A young man’s life is irrevocably changed when the ship carrying his family – and hundreds of animals – to a new life is sunk. Pi is shipwrecked, but makes a strange connection with another survivor; a Bengal tiger named Richard Parker.
Yann Martel’s book, on which Life of Pi is based, has been described as “an elegant proof of God” by none other than US President Barack Obama, and it is almost universally recognised as discussing religion, faith and humanity.
The real star of the film is not the Bengal tiger Richard Parker – although he is stunningly realised through CGI – it is newcomer Suraj Sharma, who plays Pi through his teenage years. This is the time when Pi spends 227 days adrift in a lifeboat, and this is the centre of the film. Sharma plays Pi as a character that the audience can relate to and, while he thanks God and surrenders to his will, the religious tones are justified as this is a character in crisis. Sharma also holds his own against a (CGI) tiger, the beauty of which could have easily stolen the show from the young actor. Suraj Sharma is a revelation and without his heartbreaking performance at the centre of the film, it surely would not have worked. Irfan Khan as adult Pi is also fantastic; his voiceover holds the film together and he skilfully balances wonder and sorrow as he tells the Writer (Rafe Spall) his fantastic tale.
And what a tale it is. Just as Pi must work through his beliefs and fears, the audience is brought on the journey with him. Director Ang Lee has created a stunningly beautiful film that is touching in the most simple and sincere moments. There are times when it feels as though the beauty of the film may overwhelm the message and the story, but almost as soon as this happens, the film is pulled back from the brink of turning into Avatar (beautiful but bland).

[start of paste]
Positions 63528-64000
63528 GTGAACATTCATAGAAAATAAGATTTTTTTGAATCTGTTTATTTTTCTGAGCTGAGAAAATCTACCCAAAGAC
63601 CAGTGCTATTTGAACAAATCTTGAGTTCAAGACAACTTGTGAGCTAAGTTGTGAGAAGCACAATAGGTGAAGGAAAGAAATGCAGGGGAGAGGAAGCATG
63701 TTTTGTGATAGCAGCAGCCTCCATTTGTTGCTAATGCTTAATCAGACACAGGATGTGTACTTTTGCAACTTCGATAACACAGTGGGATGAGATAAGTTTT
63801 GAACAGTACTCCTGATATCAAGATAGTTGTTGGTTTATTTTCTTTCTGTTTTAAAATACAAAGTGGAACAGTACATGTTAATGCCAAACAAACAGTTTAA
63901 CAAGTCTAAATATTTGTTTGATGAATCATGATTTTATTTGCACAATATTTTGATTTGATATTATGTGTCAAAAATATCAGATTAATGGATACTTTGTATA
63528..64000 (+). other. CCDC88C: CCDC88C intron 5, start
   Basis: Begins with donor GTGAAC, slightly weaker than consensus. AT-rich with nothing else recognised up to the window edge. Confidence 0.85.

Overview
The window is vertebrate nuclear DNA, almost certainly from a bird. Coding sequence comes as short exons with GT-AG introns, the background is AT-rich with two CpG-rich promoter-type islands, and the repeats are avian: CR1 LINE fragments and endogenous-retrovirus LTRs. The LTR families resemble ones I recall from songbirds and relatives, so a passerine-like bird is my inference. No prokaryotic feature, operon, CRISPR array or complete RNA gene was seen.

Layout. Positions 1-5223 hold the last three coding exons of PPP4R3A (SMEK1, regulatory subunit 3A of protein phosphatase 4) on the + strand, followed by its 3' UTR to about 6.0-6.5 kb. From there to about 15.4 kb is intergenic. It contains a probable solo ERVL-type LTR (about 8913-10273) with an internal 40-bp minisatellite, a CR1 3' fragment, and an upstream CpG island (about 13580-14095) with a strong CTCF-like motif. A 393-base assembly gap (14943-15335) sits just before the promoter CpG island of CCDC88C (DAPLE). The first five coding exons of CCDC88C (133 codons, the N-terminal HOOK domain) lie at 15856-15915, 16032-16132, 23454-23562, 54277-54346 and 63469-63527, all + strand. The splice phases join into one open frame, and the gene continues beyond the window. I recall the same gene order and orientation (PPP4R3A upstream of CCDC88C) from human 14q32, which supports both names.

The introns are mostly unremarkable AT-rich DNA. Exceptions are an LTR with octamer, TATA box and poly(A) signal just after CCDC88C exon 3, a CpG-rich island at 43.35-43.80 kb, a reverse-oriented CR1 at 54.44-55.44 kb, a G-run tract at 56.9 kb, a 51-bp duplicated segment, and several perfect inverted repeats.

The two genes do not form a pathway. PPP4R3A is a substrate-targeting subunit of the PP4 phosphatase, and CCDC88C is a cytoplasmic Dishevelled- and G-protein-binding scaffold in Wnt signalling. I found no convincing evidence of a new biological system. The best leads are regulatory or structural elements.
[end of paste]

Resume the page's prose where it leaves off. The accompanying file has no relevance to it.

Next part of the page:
That said, however, it seems as though the film does coast at times, and rely on the visual. Just as Pi begins to accept his fate and surrender to the God that made him, he turns back to do battle with Richard Parker over cans of water and dry biscuits. This subtle and understated manner of examining the story may have worked in the book, but this is when the film suffers from being too beautiful. It is only when the story has ended, and the audience has to make up their mind as to which version of Pi’s story – human cruelty or sailing with a tiger – they believe, that the one dimensional examination of the story becomes clear. Pi says to the Writer that the story will make him believe in God, but somehow the message is lost behind beautiful visuals of whales, jellyfish and the vast expanse of the ocean.
In all, Ang Lee has taken a powerful book and created a beautiful version of the story on the big screen. There are moments where the film forgets what it sets out to do – make the viewer believe in god – but the visual goes some way to making up for the failings of the lofty intentions of the film. Perhaps there is no god, only cinema… In which case, Ang Lee has created a masterful, beautiful but slightly superficial deity.